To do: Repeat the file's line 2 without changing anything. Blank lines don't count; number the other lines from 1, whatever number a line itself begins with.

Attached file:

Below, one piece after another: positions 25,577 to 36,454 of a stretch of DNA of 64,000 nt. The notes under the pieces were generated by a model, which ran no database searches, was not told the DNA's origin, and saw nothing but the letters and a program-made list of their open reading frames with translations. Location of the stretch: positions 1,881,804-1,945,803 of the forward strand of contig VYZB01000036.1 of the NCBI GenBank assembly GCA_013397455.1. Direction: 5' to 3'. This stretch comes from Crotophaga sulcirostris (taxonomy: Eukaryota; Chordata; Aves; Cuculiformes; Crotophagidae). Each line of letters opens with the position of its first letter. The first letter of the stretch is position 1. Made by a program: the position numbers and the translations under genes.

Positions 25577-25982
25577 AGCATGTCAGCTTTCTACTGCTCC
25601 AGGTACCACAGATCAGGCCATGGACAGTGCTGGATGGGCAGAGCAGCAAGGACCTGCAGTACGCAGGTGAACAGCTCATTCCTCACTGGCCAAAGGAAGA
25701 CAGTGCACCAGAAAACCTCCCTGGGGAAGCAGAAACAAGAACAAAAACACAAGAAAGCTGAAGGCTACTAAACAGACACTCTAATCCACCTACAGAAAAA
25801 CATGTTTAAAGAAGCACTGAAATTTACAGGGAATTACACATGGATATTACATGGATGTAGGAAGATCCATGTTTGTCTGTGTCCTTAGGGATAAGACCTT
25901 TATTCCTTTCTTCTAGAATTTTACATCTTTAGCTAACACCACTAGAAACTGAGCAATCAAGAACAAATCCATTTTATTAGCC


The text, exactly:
Positions 25577-25982